Social Media is awesome. You don’t need me to tell you that. The ability to reconnect with long-lost friends, classmates, and business contacts makes social networking an invaluable tool, especially if you practice safe sharing and use common sense when posting.
However, the generation Z teens that have grown up with social networking are having a much different experience than you or I had during our high school years. Unfortunately, one of the biggest differences that teens face online is the threat of cyberbullying. In the pre-social networking days, if someone bullied you it was much easier to deal with; simply avoid places bullies frequent and ignore leering comments or taunts.
But with kids spending more and more time plugged into the internet and social media, cyberbullying has evolved from school yard shenanigans to 24/7 digital harassment. And while it’s easy enough to block an individual bully on most social networks, the tangled web of 1st and 2nd degree connections in most schools means a teen’s posts will often be seen by a much larger network than just immediate friends. And, this takes for granted teens are even aware of how widespread their information can be seen on most social networks (and data suggests most teens are in still in the dark on this one).
Given that every day more people plug in, sign up, and log on to social networks, cyberbullying will only continue to become more and more prevalent. That’s why we started our widespread Practice Safe Sharing educational campaign for high school students. The goal of this campaign is to educate teens, parents, and administrators of the potential dangers of social media, and provide actionable tips to keep kids safe online.
Here are the cold hard facts about cyberbullying. Stay educated and keep your children safe.
Frequency of Cyberbullying
- Over 95% of teenagers use social networking sites to communicate with peers.
- Nearly 43% of kids have been bullied online. 1 in 4 has had it happen more than once.
- 70% of students report seeing frequent bullying online.
- 81% of young people think bullying online is easier to get away with than bullying in person.
- 53% of kids admit having said something mean or hurtful to another person online. More than 1 in 3 have done it more than once.
- “Hyper-networking” teens (those who spend more than three hours per school day on online social networks) are 110% more likely to be a victim of cyberbullying, compared to those who don’t spend as much time on social networks.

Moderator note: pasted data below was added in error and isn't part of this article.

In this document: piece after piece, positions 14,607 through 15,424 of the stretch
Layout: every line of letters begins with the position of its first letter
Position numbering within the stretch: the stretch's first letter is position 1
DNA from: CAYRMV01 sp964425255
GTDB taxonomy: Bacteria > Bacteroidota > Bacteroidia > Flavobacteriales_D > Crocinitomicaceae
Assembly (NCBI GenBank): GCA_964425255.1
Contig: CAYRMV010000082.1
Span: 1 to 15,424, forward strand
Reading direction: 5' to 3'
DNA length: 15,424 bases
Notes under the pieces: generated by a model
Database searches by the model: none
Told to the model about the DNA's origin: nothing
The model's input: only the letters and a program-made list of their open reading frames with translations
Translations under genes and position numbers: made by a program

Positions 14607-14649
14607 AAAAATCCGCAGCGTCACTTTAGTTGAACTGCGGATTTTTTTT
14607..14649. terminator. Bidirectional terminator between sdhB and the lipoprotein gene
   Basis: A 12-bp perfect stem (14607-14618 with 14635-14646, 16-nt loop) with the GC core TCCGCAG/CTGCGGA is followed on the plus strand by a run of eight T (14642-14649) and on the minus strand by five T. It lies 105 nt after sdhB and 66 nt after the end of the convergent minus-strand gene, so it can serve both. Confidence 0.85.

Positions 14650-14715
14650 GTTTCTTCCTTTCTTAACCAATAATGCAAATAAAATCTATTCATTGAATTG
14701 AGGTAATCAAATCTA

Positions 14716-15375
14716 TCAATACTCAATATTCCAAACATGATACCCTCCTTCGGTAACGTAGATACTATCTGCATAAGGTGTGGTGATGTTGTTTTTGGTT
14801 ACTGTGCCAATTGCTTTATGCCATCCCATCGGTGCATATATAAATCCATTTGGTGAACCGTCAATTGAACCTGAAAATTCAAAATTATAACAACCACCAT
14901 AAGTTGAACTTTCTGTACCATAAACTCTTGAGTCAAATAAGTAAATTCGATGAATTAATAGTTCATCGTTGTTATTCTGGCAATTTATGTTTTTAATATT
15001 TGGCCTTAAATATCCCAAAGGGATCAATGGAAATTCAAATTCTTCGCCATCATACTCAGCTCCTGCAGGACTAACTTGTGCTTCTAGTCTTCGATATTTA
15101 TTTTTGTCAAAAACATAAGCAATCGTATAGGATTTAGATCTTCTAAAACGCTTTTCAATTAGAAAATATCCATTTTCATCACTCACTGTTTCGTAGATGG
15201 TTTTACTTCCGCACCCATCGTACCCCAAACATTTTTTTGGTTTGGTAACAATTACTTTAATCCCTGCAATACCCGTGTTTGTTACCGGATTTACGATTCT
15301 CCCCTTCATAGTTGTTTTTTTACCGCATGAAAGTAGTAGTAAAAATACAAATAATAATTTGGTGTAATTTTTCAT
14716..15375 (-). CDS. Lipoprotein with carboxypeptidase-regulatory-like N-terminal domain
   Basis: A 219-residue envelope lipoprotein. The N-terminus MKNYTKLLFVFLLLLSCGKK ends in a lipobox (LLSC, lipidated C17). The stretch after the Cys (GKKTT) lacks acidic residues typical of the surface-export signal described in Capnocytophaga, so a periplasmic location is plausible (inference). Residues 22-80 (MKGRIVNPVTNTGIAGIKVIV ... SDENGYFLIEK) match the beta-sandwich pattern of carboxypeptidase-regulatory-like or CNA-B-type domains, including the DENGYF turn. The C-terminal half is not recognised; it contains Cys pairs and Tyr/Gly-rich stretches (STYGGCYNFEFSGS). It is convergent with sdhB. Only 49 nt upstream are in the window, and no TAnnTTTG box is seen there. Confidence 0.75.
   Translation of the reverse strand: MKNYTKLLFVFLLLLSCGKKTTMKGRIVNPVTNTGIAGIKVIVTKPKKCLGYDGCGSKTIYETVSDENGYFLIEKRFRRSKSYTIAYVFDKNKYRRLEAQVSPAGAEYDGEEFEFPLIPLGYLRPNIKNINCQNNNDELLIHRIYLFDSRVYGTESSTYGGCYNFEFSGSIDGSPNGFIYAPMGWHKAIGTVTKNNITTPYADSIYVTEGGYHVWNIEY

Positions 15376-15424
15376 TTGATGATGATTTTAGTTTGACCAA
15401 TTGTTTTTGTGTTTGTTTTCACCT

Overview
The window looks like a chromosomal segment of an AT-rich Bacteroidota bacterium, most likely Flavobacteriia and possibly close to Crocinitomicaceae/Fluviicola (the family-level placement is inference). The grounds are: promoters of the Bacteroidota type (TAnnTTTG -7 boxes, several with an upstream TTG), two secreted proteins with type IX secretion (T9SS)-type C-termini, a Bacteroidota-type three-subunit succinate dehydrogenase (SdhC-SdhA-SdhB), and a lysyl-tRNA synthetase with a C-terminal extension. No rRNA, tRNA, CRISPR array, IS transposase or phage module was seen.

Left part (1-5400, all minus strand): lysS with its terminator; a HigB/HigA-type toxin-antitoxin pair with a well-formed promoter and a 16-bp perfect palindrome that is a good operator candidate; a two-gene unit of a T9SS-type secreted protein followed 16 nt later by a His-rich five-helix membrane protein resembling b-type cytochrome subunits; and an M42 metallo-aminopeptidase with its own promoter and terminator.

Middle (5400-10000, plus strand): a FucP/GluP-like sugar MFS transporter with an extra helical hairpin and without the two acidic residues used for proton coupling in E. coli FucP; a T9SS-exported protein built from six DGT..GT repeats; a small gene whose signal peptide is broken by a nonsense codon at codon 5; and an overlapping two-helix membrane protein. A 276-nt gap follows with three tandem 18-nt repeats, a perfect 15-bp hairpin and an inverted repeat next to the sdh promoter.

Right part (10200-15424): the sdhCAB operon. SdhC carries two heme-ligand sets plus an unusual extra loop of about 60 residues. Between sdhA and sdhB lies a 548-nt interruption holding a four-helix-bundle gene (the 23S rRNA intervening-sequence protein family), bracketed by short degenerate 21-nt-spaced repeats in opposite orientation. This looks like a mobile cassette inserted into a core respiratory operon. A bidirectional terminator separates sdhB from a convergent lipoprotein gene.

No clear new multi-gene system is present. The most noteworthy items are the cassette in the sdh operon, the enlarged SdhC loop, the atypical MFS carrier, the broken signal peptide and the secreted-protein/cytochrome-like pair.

- 1 in 10 adolescents or teens have had embarrassing or damaging pictures taken of themselves without their permission, often using cell phones.
- Over 80% of teens use a cell phone regularly, making it the most common medium for cyberbullying.
- Over 25% of teens have been bullied repeatedly through text messages.
- 21% of kids have received mean or threatening e-mail or other forms of direct messages.
- 64% of teens bullied online report being harassed on Facebook.
- 29% of teens bullied online have been harassed on Twitter.
Cyberbullying & Demographics
- Girls are about twice as likely as boys to be victims and perpetrators of cyber bullying.
- That said, boys are more likely to be threatened by cyber bullies than girls.
- 9 out of 10 LGBTQ teens have experienced harassment at school or on social networking sites.
- Cyberbullying affects teens of all races equally.
Effects of Cyberbullying on Students
- Only 1 in 10 victims will inform a parent or trusted adult of their abuse.
- 1 in 6 parents know their child has been bullied online.
- Cyberbullying victims are 2 to 9 times more likely to consider committing suicide.
- Cyberbullying victims are more likely to have low self esteem.
- 13% of teens who use social media say they have had an experience on a social network that made them feel nervous about going to school the next day.
Unfortunately, the incidence of cyberbullying cases seems to be increasing as more and more teens gain access to mobile phones and social networks. The most effective defense a student has against cyberbullying is to carefully monitor what they post online and to avoid large public sites that can act as an extension of the schoolyard. Using a private social networking site like Sgrouples can protect student’s posts from being seen by would-be bullies and can also decrease the incidence of these unfortunate events.
To learn more about our practice safe sharing campaign and get your school involved, click here or email Janet Steiner at Janet@Sgrouples.com. Cyberbulling will never be completely eradicated from our schools, but through a combination of educating students and providing safe online havens for teens we can drastically cut down the frequency and severity of this problem.
Stay tuned – next week we’ll provide some actionable tips for protecting your kids and students no matter where they go online.
Sources & more reading on cyber bullying: